Spotify To Expand Paid Artists Services, But Can Most Musicians Afford Them?
Spotify is pleased with the early adoption of its first paid artist marketing tool Marquee and will soon add more paid services, the streamer shared in an earnings call Wednesday.
“Sponsored recommendations, our first promotional service for artists and labels, have performed impressively, and we’re encouraged by both the creator and user response, said CEO Daniel EK. “One example of the potential of this tool in creating awareness and scale for an up-and-coming indie artist is the recent success of Caroline’s Trippie Redd, who leveraged sponsored recommendations and opened at No. 1.”
Money Is The New Gatekeeper
While it would seem unlikely that Spotify For Artists will start charging for the artist services that it currently provides, early indications are that the streamer is not concerned with charging more than most artists and small labels can ever afford.
Marquee, Spotify’s sponsored recommendations, reportedly cost 55 cents every time a user clicks on the release announcement, and Spotify is recommending a $5000 minimum buy-in. That means that for $5000, potentially 9000 people will stream to the new track or album.
Even if effective, most independent artists and labels don’t have $5000 to spend, particularly if they’re looking at direct return on investment.
Using indie artist Zoe Keating’s latest Spotify payment rate of $0.0036 per stream, $5000 spent using Spotify’s paid recommendation service would earn $32.40 in gross royalties. Even assuming the release was an album and every one of those 9000 clicks resulted in a 10 track album being streamed, that’s a $5000 spend to earn at most $324.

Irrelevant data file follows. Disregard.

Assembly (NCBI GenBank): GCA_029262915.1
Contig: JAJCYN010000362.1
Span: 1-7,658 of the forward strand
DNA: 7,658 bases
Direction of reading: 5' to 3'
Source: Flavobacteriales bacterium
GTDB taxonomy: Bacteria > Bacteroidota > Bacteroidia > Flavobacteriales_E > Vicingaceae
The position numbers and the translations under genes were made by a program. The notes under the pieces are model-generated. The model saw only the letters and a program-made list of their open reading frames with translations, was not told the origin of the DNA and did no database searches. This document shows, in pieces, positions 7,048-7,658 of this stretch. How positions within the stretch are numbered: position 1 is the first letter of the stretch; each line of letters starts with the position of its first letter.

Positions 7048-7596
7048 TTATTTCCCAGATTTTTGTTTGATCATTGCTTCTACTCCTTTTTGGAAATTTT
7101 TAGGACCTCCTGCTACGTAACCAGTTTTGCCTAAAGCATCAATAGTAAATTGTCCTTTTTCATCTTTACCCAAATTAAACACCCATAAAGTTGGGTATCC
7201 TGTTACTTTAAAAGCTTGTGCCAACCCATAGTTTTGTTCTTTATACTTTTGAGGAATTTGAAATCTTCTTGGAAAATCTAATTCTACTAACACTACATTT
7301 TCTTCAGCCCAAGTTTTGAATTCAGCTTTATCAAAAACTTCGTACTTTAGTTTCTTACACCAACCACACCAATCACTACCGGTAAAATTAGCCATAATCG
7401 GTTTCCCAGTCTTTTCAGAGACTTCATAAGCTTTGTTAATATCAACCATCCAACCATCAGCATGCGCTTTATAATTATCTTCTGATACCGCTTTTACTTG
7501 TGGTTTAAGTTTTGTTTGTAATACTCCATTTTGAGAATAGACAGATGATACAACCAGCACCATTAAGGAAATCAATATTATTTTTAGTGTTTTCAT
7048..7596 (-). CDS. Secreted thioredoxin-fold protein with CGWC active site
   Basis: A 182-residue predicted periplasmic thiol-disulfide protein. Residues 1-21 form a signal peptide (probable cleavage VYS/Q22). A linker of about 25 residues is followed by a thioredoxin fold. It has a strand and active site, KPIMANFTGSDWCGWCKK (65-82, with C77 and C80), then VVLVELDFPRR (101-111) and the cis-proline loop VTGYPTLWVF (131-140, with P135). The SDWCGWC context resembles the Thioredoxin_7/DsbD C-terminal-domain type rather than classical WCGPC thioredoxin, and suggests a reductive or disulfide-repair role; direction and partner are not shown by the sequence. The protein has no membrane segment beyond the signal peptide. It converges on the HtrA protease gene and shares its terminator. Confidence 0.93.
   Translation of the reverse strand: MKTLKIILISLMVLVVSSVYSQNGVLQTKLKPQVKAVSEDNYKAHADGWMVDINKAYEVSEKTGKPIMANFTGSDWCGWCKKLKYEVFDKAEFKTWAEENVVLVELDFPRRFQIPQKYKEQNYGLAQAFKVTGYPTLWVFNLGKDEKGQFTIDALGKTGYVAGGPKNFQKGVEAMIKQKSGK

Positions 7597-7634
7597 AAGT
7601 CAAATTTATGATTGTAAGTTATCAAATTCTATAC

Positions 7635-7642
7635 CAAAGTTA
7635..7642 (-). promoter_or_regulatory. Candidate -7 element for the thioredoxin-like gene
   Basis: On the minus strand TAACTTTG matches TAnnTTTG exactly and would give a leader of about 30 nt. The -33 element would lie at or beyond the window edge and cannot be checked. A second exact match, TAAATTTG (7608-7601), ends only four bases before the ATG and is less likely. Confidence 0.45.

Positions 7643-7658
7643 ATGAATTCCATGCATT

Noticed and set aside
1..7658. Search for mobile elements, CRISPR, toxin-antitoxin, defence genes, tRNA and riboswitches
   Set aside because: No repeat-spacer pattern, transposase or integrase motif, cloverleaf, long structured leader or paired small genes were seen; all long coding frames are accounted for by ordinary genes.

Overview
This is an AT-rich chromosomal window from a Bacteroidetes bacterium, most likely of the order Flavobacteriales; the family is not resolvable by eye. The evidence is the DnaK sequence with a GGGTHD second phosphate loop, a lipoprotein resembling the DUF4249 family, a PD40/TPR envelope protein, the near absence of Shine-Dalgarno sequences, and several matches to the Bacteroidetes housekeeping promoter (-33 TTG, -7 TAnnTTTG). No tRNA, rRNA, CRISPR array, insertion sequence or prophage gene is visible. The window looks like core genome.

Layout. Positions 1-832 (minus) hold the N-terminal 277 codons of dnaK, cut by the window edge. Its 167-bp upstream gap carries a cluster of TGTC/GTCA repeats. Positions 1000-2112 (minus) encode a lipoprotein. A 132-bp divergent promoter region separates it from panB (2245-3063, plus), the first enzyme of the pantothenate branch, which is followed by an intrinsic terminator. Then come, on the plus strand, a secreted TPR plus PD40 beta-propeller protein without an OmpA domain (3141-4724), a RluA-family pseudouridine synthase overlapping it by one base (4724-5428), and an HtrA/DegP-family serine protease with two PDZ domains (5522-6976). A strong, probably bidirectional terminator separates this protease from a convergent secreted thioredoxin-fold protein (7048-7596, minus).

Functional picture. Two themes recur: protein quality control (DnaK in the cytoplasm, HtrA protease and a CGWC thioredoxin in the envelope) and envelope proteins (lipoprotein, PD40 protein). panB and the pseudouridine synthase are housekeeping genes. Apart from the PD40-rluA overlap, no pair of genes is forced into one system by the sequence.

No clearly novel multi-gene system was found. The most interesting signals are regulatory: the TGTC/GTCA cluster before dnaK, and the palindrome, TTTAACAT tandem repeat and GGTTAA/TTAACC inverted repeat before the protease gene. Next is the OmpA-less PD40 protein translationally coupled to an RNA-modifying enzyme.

Haves vs Have-Nots
Spotify’s plans will help strengthen the major label system at the expense of indies. In other words, labels with deep pockets can promote in ways that crowd out organic growth by unaffiliated artists.
“Spotify is saying, ‘we want you to pay us to display your records.’ All this does is continue what payola always has done – the major labels, which have the most money and the most frequent releases, get the most play, consolidating the amount of art that is put out there, ” George Howard, a professor of music business at Berklee College of Music told Rolling Stone.
Undeterred. Spotify envisions a new profit center – already worth $33 million according to Ek – collecting cash for service from artists and labels.
“You saw (recently acquired beats marketplace) Soundtrap, said Ek. “You saw some strong subscriber growth there. You saw us acquiring SoundBetter as part of our marketplace offering.”
“So it’s really a portfolio of different services that are the makeup of this, he continued. “And as we come into 2020, you will certainly see us invest more and launch new products and offering.”